Information Technology Reference

In-Depth Information

To make our scheme effective, we must start the search procedure of tuple accesses from

the tuple with the longest prefix lengths. Therefore, we design a tuple-sort algorithm so that

the tuple with longer prefixes can be accessed first. Initially, we create an empty tuple list

to store the sorted tuples. Then, we calculate the value of
longer(T )
for each tuple, where

longer(T )
indicates the number of tuples whose corresponding prefixes are longer than or

equal to those of
T
. For the example in Table 22, the value of
longer(T
1,1
)
is
three
and

those for
T
0,4
,T
3,2
,
and
T
4,0
are
zero
. Next, we append the tuples whose values are
zero
to

the sorted tuple list and remove these tuples from the unsorted tuple list. Then, we update

the value of
longer(T )
for the remaining tuples and repeat the above steps until all tuples

are appended to the sorted tuple list. This procedure can guarantee that the tuples with

longer prefixes usually have higher priority than those with shorter prefixes. This procedure

requires at most
kTSk
3
computation steps, where
kTSk
denotes the size of tuple space

(i.e., the number of tuples).

The second construction procedure calculates the actions that must be stored in each

filter. This procedure starts from the first of the sorted tuples described above. For each

tuple
T
, we use its filters to probe the tuples behind
T
. If there exists a matching filter in

the probed tuple, we store the action of the matching filter in the processed filter. For single-

match packet classification, we could store only the least cost action of the matching filters.

This procedure requires
NkTSk
computation steps, where
N
is the number of filters.

The data structure of our scheme includes one bitmap for each hash table. Each bitmap

has
kTSk
bits, and each bit corresponds to one tuple. For a tuple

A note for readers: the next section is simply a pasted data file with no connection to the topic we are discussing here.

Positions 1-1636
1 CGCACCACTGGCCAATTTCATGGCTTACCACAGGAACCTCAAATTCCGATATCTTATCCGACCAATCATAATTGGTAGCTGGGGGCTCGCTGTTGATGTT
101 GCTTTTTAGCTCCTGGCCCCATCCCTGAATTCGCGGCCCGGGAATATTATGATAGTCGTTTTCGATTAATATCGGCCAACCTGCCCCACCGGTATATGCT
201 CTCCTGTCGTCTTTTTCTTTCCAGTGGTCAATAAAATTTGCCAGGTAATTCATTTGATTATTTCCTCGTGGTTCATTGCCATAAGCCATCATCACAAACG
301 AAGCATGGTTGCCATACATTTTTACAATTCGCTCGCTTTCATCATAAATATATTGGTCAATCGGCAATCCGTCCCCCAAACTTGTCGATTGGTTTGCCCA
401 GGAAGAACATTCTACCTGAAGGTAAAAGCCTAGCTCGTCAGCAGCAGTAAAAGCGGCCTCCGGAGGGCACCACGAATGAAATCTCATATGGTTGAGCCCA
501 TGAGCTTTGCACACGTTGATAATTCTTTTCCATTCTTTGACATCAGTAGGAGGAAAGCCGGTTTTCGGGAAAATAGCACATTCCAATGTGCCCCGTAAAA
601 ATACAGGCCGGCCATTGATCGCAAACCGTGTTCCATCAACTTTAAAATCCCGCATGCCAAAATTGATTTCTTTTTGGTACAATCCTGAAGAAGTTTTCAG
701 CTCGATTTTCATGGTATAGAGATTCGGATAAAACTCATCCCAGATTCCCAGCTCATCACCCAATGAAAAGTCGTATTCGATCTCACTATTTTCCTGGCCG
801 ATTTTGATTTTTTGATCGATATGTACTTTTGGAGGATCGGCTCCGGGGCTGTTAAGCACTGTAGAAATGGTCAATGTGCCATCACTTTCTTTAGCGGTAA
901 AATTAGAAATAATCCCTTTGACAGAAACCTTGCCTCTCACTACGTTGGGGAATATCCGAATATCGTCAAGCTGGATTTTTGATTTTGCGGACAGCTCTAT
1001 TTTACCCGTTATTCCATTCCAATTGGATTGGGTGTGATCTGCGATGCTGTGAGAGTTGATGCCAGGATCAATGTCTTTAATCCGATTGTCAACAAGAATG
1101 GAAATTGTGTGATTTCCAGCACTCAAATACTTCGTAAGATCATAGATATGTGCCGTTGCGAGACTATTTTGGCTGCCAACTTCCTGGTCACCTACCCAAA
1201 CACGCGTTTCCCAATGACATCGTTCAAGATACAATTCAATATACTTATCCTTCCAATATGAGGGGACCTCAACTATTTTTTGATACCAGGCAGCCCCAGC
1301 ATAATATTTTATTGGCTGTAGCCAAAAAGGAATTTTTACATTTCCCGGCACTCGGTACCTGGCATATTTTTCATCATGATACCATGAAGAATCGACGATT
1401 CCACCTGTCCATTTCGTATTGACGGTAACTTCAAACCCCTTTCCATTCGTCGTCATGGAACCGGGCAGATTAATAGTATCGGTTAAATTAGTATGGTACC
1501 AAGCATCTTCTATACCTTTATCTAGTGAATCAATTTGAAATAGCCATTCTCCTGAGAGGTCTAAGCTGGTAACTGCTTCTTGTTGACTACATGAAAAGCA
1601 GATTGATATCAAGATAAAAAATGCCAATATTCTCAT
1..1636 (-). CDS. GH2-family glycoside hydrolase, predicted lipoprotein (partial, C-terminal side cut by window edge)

T
, each bit of its tuple

bitmap is set to
zero
if all the prefix lengths of the corresponding tuple are shorter than or

equal to those of
T
. Otherwise, the bit is set to
one
. With the tuple bitmap, we can decide

which tuples should be probed subsequently. To generate all tuple bitmaps, we need at most

kTSk
2
comparisons.

The search procedure is basically identical to
PTSS
but with an extra comparison before

accessing a tuple. The extra comparison determines whether the subsequently accessed

tuple corresponds to a
zero
bit of the tuple bitmaps of the accessed tuples with a matching

filter. If
yes
, the tuple access is avoided and the next tuple is considered.

5.2.

Performance Evaluation

In this section, we use real and synthetic filter databases to investigate the performance of

our scheme. The first part is a comparative evaluation by examining the performance of our

scheme with the existing algorithms based on real filter databases. In the second part, we

test the scalability of our scheme by using large synthetic databases.

The experimental results are listed in Table 23 and 24. As compared to
PTSS
, our

scheme consumes slightly more memory space due to the extra tuple bitmaps. However, our

scheme outperforms
PTSS
in terms of speed with the aid of tuple bitmaps and reordering.

We believe that the extra storage is a reasonable tradeoff for speed improvement. For the

other algorithms, our scheme outperforms
ABV
in most cases, but
HyperCuts
outperforms

our scheme in most cases.

RFC
is the fastest algorithm, but it also consumes the most

memory space.

We use 16K-filter synthetic filter databases for further evaluation. While our scheme is

barely comparable to the existing algorithms for real databases, it is not the case for syn-